From the Founding of Venice to the Present

Happy Founders Day! Today marks the anniversary of the creation of Venice, attributed to March 24 in the year 421 at noon. This day coincides with the Feast of the Annunciation and the founding of the church of San Giacomo at Rialto.

Enjoy this short video created by Tony Green. He married his paintings to his music to honor Venice’s 16 centuries.

San Giacomo (from Wikimedia)

And as for the present day? Check out this article about a proposed “Ten Commandments” to manage overtourism in Venice and Florence. One proposal is to ban Airbnb and change the management of short and long term rentals in the cities. Venetians quoted in the article, including those who manage rentals and work in the city, point out the pros and cons of this idea. Something needs to be done–hopefully this new blueprint can offer a viable solution so this city, founded 1,600 years ago, will continue to thrive!

About seductivevenice

Teacher, writer, traveler, dancer, reader, photographer, gardener.
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4 Responses to From the Founding of Venice to the Present

  1. Karen Cogan says:

    Hi Kathleen… Check out this article on Venice is new control room!!!

    https://www.cnn.com/travel/article/venice-control-room-tourism/index.html

    Karen

    Sent from my iPhone

    >

    • I saw this! Pretty crazy. I’ve heard mixed reviews from Venetians about it. And one person pointed out that we all carry a gps around as part of our cell phones, so why should we be so concerned about being tracked like this? 😛

  2. Shawn Von Ins says:

    I know it’s a complex issue, but to me, it seems that over-tourism and Airbnbs are two related but separate problems. Airbnb rentals I can see make it more difficult for Venetians to afford housing, but if anyone should understand supply and demand, it would be Venetians.

    People who stay in Airbnbs are exactly the kind of tourist that Venice wants: people who spend money in Venice. Not just the apartment, but also for meals and everything else. People renting apartments are very likely to be staying for several days, people who love Venice.

    Also, it’s my understanding, that there are more than a few buildings in Venice that are vacant. Perhaps something could be done to make it easier for Venetians to reclaim these places? I read a couple articles about how there are quite a few Venetian squatters currently.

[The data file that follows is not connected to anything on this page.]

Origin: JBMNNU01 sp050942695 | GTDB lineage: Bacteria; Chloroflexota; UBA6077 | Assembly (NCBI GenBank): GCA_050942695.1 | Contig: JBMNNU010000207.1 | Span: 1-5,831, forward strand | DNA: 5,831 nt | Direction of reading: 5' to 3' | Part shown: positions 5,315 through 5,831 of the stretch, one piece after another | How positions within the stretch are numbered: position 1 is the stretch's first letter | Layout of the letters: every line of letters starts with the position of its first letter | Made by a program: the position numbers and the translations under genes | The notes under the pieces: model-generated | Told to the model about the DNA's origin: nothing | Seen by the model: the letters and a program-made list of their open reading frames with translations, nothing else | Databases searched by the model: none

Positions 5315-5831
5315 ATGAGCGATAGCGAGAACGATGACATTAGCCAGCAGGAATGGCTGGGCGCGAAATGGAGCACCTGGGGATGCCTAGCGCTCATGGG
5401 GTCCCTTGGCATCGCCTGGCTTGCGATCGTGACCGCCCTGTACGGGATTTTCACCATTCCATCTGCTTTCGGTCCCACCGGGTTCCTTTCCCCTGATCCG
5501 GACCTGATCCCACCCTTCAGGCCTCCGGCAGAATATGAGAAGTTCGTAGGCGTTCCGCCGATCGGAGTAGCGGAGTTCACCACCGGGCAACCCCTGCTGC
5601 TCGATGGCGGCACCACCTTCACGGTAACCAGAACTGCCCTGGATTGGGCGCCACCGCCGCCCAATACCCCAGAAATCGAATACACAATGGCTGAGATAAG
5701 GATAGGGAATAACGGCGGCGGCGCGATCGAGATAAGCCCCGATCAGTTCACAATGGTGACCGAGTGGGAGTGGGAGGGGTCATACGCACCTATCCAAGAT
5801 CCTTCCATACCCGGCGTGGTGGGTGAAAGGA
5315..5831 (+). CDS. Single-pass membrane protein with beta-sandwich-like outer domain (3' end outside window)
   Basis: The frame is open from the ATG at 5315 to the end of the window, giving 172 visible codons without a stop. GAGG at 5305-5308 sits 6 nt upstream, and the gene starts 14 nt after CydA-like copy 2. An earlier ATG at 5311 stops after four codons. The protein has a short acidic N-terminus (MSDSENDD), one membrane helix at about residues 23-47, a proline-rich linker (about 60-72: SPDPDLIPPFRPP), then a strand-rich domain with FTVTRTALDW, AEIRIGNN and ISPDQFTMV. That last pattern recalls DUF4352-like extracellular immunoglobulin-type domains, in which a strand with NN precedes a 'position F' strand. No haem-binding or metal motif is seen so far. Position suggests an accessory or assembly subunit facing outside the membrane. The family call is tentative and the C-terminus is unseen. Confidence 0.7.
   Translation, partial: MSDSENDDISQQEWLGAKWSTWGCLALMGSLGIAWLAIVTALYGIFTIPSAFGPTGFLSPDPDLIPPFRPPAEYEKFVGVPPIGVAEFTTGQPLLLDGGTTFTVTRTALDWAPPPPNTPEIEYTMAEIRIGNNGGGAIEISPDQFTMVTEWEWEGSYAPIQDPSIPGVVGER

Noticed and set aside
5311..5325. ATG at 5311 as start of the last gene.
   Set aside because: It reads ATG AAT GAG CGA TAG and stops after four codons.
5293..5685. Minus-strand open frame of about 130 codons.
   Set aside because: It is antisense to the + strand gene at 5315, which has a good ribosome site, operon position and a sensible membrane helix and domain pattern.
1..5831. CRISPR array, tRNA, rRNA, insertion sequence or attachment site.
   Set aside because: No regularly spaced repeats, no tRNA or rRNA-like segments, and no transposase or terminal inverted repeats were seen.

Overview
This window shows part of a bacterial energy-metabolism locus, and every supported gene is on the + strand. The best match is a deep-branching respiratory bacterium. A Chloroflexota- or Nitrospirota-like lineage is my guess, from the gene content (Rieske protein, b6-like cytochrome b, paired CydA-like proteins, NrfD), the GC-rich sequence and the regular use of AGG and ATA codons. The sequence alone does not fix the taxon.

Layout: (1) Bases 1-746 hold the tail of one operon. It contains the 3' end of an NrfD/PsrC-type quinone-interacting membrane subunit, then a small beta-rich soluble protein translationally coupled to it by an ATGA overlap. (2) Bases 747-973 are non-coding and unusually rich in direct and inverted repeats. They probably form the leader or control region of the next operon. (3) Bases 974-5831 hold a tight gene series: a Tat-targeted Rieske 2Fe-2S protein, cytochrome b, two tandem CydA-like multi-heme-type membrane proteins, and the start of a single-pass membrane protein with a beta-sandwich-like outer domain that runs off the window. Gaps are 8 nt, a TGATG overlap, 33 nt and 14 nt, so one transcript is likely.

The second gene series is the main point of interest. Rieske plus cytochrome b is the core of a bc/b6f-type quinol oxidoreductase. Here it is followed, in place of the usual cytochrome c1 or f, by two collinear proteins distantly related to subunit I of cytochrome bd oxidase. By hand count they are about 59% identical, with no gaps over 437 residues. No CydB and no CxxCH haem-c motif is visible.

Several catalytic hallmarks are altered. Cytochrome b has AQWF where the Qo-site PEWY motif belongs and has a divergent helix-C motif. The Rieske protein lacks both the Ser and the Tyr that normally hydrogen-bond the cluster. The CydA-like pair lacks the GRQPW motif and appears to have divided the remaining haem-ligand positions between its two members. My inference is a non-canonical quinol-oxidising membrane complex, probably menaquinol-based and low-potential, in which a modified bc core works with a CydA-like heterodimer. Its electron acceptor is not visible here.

Meanwhile, the cruise ships (No Grandi Navi!) seem to be a far more serious issue when it comes to over-tourism. Those visitors are only there for a day, and put relatively few dollars into the Venetian economy. Banning these ships seems like an obvious first step, but there’s money and politics involved there; I get it.

    I have no idea if simply banning cruise ships would solve the tourism problem, but it would be a good start. I like that idea more than the turnstiles that have popped up (pre-covid). A tourist tax seems silly to me, and just simply a money grab. People that have traveled across the globe to see Venice aren’t going to be deterred by having to pay a few extra Euros. Do they need to limit tour groups? Do people need to make reservations? It seems like many of the proposed ideas to fix the problem are the very thing that will turn the city into Venezialand.

    Yeah, these are complex issues. Anyway, Happy 1600th, Venice (my happy place)! Cin Cin!

    • You bring up so many good point, Shawn. Yes, it’s a very complex issue with arguments to consider from both sides. Long term rentals can be a great solution but unfortunately sometimes become part of the problem when they’re owned by outside companies and the wealth they generate all leaves Venice. When I go, I rent from local Venetians whenever possible. There are companies that highlight local ownership, like Views on Venice. Maybe that’s a great way to support the Venetians and help create more sustainable tourism. And yes, the cruise ships have got to go!

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